Nothing comes between you and me. Nothing, that is, no barrier.

You may recall Simone Weil’s essay ‘Metaxu,’ in ‘Gravity and Grace’: ‘The essence of created things is to be intermediaries. They are intermediaries leading from one thing to the other, and there is no end to this. They are intermediaries leading to God. We have to experience them as such.’

In the definition provided in the Glossary of ‘The Intimate Universal’ (2016)— see below— Desmond provides a useful short definition of Metaxology. Based on his fourfold sense of being—-univocal, equivocal, dialectical, and metaxological—-he argues that all is in relation. The four senses don’t cancel each other out. In poems, the narrative moves from univocal to metaxological, from determined clarity to the full relativity of the between. In this definition Desmond indicates the narrative as moving through the senses to a truer account. The between, he says, is ‘open to the poetics of the trans-systematic.’ But the goal of the poetic narrative is not a dialectical whole. Though the narrative moves through the senses of being dialectically, it concludes on the threshold of an open whole. The poet nothing affirmeth, but the poem reveals the form of metaxological being. 

The between is plurivocal. The popular American poet Mary Oliver had mastered the four senses of being so that her poems could flow in the patterns of the between. We see this flow, which concludes with an image of the ‘intimate universsl’—- ‘the family of things.’

(—from ,The Poem as Metaxu with a Poem by Mary Oliver,by Tom D’Evelyn, April 4, 2020 in VoegelinView)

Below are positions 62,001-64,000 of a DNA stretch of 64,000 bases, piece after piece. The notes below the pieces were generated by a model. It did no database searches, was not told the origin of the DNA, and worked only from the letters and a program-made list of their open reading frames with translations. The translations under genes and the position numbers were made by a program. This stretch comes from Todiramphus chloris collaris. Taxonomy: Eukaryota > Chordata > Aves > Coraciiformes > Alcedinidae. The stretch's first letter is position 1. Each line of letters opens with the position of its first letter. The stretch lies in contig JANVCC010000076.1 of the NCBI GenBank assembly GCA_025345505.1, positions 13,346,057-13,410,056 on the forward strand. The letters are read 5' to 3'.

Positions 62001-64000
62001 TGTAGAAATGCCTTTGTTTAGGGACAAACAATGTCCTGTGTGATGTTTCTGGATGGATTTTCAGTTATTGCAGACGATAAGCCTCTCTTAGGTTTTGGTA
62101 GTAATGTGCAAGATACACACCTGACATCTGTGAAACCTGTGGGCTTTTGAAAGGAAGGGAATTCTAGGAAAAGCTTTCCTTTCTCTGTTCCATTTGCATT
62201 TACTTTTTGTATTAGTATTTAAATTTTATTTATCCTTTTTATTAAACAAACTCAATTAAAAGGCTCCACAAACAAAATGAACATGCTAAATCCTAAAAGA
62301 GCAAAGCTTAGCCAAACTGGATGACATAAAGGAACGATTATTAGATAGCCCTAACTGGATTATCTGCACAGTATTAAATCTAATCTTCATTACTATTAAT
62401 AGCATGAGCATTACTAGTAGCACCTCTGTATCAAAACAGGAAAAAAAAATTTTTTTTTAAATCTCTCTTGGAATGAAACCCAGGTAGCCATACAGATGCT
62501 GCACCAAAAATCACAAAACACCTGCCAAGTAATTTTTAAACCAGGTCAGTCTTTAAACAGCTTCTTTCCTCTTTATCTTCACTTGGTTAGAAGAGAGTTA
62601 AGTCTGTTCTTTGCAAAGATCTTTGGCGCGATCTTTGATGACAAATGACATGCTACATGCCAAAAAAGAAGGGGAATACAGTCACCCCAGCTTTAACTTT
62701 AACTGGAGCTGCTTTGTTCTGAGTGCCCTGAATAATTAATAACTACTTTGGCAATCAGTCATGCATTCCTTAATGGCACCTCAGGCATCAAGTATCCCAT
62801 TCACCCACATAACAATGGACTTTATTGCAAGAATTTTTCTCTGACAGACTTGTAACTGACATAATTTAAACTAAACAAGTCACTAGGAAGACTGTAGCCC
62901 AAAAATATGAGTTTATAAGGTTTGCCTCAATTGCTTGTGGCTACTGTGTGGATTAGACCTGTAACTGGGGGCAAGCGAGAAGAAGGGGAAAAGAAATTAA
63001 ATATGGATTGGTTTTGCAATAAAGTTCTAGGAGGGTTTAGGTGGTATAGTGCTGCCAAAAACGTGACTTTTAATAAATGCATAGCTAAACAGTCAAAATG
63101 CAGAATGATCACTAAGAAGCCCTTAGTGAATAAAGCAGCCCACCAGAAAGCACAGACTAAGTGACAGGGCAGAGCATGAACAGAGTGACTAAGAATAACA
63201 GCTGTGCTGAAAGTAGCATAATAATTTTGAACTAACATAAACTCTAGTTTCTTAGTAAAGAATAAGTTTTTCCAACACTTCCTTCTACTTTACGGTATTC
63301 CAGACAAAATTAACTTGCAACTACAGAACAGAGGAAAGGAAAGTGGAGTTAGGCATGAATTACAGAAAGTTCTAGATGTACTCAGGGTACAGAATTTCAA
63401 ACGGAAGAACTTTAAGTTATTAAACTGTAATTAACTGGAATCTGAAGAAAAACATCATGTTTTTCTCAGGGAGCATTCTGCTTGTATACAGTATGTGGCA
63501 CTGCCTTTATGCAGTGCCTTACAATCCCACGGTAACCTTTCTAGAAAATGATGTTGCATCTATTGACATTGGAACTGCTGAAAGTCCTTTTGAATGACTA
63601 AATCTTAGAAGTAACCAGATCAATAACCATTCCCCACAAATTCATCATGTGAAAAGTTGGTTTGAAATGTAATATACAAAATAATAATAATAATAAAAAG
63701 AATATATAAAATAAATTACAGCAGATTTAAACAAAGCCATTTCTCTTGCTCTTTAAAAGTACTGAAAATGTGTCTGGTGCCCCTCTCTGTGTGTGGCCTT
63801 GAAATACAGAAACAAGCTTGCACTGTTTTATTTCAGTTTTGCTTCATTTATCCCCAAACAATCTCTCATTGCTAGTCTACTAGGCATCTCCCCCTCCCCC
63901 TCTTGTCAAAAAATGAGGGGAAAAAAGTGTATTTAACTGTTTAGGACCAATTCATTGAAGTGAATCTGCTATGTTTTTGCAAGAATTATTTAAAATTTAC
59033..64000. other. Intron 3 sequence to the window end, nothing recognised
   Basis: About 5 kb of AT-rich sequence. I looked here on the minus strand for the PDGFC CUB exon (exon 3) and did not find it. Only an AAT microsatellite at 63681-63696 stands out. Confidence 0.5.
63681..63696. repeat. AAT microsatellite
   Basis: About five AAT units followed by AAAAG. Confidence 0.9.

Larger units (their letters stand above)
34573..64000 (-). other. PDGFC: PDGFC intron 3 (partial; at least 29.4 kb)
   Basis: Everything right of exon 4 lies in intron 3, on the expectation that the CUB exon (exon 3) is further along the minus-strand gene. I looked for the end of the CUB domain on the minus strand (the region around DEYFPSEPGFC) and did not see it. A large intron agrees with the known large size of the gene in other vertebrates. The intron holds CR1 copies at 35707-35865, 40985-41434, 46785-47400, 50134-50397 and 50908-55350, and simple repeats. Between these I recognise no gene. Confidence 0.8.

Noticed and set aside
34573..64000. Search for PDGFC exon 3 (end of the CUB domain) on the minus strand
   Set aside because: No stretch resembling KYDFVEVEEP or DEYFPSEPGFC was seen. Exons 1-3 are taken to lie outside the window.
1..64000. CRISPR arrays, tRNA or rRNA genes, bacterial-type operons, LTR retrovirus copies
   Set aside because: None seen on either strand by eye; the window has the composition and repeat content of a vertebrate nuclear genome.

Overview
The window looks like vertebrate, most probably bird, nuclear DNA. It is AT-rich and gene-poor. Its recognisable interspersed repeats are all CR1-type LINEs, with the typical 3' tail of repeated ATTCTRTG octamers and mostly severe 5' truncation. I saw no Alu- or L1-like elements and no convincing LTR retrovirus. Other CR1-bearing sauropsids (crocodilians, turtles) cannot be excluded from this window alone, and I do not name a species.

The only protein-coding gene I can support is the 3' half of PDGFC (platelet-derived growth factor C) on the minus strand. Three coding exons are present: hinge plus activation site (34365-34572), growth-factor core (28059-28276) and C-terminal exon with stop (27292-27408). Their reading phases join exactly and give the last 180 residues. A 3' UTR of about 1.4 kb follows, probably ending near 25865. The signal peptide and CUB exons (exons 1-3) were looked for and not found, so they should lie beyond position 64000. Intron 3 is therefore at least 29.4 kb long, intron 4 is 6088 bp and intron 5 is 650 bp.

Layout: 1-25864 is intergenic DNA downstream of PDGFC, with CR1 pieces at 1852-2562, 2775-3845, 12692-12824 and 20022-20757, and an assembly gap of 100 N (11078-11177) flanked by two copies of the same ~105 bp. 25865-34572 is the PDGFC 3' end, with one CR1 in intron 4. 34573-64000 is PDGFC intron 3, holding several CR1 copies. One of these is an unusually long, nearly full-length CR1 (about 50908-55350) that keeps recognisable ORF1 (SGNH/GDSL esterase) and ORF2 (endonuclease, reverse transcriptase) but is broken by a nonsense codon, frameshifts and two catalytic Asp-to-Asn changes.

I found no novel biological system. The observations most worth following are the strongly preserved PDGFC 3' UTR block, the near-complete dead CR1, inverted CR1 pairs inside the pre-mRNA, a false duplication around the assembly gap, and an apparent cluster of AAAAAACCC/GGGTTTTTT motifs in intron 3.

Let’s keep it this way. 

alternate christmas mulling, metaxology

Irish philosopher William Desmond writes about metaxology.

Wikipedia tries its hand to clarify it for us.

The potencies of being

Within the ethos there are seven potencies of being. This "enabling repertoire of self becoming" has the "character of an endowment", and is thus seen as a gift. The potencies are not a program to follow; they simply are all together the powers from which ethical selvings, expressed through particular senses of being, take their endowment. The seven potencies are:

  1.  The Idiotic: By definition something which cannot be defined specifically. Related closely to the aesthetic, the idiotic potency is always with us as we dwell in the ethos. It is the potency of being present before all dianoetic reduction or understanding. As incarnate beings (thus related to the aesthetic potency) the idiotic concerns our pre-determined being. It is the original intimation of the good of the "to be". Dwelling in the ethos we generally expect being to be good. This is seen in the immediate expectation of newborns to be healthy; when we see an unhealthy baby we are shocked and sad. Our original expectation of being is goodness.